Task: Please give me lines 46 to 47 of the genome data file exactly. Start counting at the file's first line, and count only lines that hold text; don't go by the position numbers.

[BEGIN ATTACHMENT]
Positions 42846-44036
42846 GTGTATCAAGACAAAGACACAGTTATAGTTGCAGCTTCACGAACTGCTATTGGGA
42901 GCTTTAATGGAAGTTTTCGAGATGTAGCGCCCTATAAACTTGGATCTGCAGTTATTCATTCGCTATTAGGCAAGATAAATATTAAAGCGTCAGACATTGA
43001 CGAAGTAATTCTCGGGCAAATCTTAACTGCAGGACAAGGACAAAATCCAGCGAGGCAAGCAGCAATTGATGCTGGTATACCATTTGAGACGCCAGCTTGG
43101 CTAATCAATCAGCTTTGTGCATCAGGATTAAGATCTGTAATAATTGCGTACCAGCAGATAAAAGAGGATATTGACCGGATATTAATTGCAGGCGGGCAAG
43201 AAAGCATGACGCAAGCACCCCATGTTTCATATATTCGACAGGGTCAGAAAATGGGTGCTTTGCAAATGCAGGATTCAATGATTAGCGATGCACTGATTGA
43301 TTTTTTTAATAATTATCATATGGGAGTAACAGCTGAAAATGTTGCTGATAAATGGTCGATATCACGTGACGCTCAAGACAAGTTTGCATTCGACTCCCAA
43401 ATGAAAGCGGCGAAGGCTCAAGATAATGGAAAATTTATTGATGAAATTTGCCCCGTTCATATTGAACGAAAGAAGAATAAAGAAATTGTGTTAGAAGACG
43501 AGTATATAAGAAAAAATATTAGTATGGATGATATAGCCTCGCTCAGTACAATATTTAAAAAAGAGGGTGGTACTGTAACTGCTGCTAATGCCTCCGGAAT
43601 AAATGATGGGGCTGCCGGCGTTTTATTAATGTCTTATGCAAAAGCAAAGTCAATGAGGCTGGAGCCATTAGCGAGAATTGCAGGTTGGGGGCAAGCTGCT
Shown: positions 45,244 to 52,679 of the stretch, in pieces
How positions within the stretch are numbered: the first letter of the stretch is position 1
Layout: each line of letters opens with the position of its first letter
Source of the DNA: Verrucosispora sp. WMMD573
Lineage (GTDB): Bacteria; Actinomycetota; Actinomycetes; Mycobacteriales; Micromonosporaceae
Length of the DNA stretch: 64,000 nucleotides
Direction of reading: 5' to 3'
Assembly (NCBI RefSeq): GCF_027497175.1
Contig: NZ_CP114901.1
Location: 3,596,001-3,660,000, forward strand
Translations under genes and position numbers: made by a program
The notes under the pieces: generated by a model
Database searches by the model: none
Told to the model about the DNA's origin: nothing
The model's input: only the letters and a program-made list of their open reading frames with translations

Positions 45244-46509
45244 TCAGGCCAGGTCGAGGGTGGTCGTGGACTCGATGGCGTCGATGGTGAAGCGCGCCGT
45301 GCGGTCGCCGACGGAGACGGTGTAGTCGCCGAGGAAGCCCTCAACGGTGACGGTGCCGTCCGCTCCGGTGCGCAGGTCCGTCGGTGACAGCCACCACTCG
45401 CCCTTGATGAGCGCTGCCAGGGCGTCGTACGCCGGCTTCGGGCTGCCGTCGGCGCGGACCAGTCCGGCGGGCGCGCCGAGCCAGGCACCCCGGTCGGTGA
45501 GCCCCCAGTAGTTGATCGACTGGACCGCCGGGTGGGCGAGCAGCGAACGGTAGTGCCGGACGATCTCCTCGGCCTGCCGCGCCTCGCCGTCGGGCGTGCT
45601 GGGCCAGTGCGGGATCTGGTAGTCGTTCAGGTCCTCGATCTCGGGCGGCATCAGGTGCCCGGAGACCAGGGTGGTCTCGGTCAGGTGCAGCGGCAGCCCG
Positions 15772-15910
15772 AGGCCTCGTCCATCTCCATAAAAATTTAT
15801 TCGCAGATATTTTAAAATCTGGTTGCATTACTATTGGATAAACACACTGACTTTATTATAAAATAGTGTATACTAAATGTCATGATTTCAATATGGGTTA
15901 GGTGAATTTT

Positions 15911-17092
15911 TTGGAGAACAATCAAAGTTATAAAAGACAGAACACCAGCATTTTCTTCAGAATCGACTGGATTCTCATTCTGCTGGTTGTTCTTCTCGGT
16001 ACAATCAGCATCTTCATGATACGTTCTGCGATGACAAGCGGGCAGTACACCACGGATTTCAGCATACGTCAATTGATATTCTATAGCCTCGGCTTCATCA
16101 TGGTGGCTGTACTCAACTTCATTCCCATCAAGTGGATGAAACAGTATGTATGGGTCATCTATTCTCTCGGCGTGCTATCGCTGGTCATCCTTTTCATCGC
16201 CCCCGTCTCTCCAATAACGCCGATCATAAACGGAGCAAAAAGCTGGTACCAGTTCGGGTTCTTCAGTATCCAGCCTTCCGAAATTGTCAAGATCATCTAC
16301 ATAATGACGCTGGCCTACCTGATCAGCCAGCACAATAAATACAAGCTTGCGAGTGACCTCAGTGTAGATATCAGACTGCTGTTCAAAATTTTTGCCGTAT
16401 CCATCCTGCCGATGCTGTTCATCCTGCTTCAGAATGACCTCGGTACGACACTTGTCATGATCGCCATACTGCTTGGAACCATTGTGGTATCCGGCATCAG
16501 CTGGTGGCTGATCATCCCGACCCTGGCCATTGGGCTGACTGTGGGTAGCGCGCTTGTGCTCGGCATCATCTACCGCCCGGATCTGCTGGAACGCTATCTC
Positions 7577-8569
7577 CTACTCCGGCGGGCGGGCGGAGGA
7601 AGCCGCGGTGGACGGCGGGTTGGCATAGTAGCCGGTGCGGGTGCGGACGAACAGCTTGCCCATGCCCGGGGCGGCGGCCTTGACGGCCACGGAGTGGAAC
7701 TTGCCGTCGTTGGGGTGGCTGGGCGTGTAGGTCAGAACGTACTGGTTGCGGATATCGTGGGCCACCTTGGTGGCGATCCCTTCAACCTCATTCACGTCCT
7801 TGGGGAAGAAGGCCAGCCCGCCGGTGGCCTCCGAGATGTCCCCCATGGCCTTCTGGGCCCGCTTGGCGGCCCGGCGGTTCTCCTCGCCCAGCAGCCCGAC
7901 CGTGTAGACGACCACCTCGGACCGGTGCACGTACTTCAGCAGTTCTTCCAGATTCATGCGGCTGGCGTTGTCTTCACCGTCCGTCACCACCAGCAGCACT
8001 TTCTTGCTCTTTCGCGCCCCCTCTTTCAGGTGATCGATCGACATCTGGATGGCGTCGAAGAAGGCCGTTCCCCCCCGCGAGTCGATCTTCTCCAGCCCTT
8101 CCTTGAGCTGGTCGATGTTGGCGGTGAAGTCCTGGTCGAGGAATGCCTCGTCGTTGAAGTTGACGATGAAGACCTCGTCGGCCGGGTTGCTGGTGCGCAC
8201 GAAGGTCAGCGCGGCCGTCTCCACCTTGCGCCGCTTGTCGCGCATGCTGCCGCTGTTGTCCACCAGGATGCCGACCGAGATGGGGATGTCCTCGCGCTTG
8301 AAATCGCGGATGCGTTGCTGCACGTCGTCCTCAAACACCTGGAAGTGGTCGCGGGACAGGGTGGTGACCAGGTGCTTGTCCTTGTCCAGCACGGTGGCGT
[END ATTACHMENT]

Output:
7601 AGCCGCGGTGGACGGCGGGTTGGCATAGTAGCCGGTGCGGGTGCGGACGAACAGCTTGCCCATGCCCGGGGCGGCGGCCTTGACGGCCACGGAGTGGAAC
7701 TTGCCGTCGTTGGGGTGGCTGGGCGTGTAGGTCAGAACGTACTGGTTGCGGATATCGTGGGCCACCTTGGTGGCGATCCCTTCAACCTCATTCACGTCCT